Try using weightless texas rigged softplastic stick baits, squarebill crankbaits, chatterbaits, or lightly rigged swimbaits at the 0 – 5 ft depth range. It doesn’t take long for a bait to fall 5 feet, so use what feels best. Typically light stuff is just right to stay where you need to be to get bass to bite. Plus, topwaters can be a good way to get a shallow fish to bite. Using 1/8 oz – 1/4 oz is often a good starting point at this depth zone of 0 – 5 ft.
5-10 Feet Techniques
Spinnerbaits, and medium diving crankbaits are a good choice at this level. Also, try things that suspend or hang between the surface and the bottom like a jerkbait, or a swim jig to stay at the right depth and get bites. A 1/4 oz – 3/8 oz is a good weight range for getting bites at this depth zone of 5 – 10ft.
10 – 15 Feet Techniques
Add a little more weight when you find bass 10 – 15 feet deep. Stuff like a 3/8 oz jig or adding more weight to your texas rigged softplastics is a good approach. Use slightly heavier items around the 3/8 oz. – 1/2 oz. mark for swimming swimbaits to keep in touch with your bass. A shaky head rig is also a great idea to get down fast, and catch a bass at these depths.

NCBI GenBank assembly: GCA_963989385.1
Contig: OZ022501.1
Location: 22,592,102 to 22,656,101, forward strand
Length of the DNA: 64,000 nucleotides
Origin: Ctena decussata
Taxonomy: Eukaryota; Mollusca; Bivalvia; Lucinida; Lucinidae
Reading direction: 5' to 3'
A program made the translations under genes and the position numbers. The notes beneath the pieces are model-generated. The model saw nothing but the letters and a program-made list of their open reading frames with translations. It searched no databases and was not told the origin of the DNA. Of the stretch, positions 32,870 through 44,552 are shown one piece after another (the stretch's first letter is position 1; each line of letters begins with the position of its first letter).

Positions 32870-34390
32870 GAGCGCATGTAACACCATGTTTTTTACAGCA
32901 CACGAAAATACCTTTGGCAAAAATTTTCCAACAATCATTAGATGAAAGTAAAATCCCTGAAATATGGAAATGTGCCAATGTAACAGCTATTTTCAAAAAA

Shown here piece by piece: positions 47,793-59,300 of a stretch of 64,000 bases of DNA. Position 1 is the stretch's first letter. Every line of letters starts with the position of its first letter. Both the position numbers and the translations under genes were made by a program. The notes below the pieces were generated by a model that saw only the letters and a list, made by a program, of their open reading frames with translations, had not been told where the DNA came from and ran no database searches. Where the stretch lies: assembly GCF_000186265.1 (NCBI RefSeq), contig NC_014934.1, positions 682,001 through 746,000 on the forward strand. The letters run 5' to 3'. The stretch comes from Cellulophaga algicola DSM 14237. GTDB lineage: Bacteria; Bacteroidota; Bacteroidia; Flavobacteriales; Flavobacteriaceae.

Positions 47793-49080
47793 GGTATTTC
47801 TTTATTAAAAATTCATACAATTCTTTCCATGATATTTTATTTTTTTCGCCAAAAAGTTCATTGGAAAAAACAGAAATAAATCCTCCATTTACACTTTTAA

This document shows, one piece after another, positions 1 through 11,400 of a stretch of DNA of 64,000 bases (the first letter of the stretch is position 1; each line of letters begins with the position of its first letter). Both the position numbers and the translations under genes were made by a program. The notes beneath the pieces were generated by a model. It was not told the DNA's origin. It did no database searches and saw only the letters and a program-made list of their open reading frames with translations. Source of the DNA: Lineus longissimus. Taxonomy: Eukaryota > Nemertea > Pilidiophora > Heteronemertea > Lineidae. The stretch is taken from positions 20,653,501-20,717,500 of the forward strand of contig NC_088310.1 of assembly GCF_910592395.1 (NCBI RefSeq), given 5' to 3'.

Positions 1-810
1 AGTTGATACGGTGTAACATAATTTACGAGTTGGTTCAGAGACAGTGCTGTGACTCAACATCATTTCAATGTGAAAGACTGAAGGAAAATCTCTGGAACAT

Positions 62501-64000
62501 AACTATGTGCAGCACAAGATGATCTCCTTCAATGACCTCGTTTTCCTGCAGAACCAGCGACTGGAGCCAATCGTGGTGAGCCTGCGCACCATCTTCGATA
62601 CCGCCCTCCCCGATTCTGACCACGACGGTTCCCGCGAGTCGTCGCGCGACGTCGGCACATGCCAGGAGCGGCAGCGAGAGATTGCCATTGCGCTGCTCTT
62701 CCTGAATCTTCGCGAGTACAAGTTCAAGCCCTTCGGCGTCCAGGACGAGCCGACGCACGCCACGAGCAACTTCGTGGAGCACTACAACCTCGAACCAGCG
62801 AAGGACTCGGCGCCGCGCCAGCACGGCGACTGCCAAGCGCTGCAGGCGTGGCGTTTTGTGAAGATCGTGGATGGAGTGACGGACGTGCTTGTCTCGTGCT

15 – 20 Feet Techniques
Your heaviest baits can work well when bass are 15 – 20 feet deep. Start using 1/2 oz – 3/4 oz sized baits and weights. Jigs or lipless crankbaits are good options to comb these depths. Big crank baits can dive this deep. Try throwing one if you see bass at this depth. Also, things like a drop shot rig can work really well to get down quick at this depth and stay in front of the bass.
20+ Feet Techniques
Bass 20 feet or deeper require patience for your bait to get down on them. A carolina rig with a heavy weight is a solid choice to get down deep fast. Also, a heavier shaky head works well. Use big spinnerbaits up to an ounce and half, and heavy swimbait heads to get down deep. Another solid technique to use when bass are this deep are yo-yo style presentations with a jig or blade bait. Let your bait fall down to the bottom then rip it up, and let it fall back down again. This will often trigger reaction strikes for those deep water bass. Weights around 1 oz – 1.5 oz. are a good option to get this deep.
A paramount factor in deciding what to use is where the bass are holding in the water. Determining what cover they are holding in and at what depth, can help you pick the best baits to reach them. Hopefully, this guide of depth and cover will help you this season to pick the most optimum baits for getting bites and “Kraken” more bass.